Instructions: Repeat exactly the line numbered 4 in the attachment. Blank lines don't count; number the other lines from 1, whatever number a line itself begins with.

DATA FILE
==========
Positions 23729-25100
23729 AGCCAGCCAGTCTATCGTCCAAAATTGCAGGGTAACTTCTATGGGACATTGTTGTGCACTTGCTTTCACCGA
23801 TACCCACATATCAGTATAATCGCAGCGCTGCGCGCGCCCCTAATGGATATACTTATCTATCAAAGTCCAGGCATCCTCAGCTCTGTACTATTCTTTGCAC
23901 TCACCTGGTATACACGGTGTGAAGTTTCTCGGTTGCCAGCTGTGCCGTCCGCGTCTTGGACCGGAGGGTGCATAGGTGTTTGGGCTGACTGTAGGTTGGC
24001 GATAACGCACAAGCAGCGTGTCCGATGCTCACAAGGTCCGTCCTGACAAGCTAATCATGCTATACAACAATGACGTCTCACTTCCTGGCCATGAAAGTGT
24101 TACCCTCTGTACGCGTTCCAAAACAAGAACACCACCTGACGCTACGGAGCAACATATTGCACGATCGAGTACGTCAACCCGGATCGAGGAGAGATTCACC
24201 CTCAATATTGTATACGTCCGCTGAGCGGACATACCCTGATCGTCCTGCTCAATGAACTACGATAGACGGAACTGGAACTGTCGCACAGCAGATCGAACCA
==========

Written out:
23901 TCACCTGGTATACACGGTGTGAAGTTTCTCGGTTGCCAGCTGTGCCGTCCGCGTCTTGGACCGGAGGGTGCATAGGTGTTTGGGCTGACTGTAGGTTGGC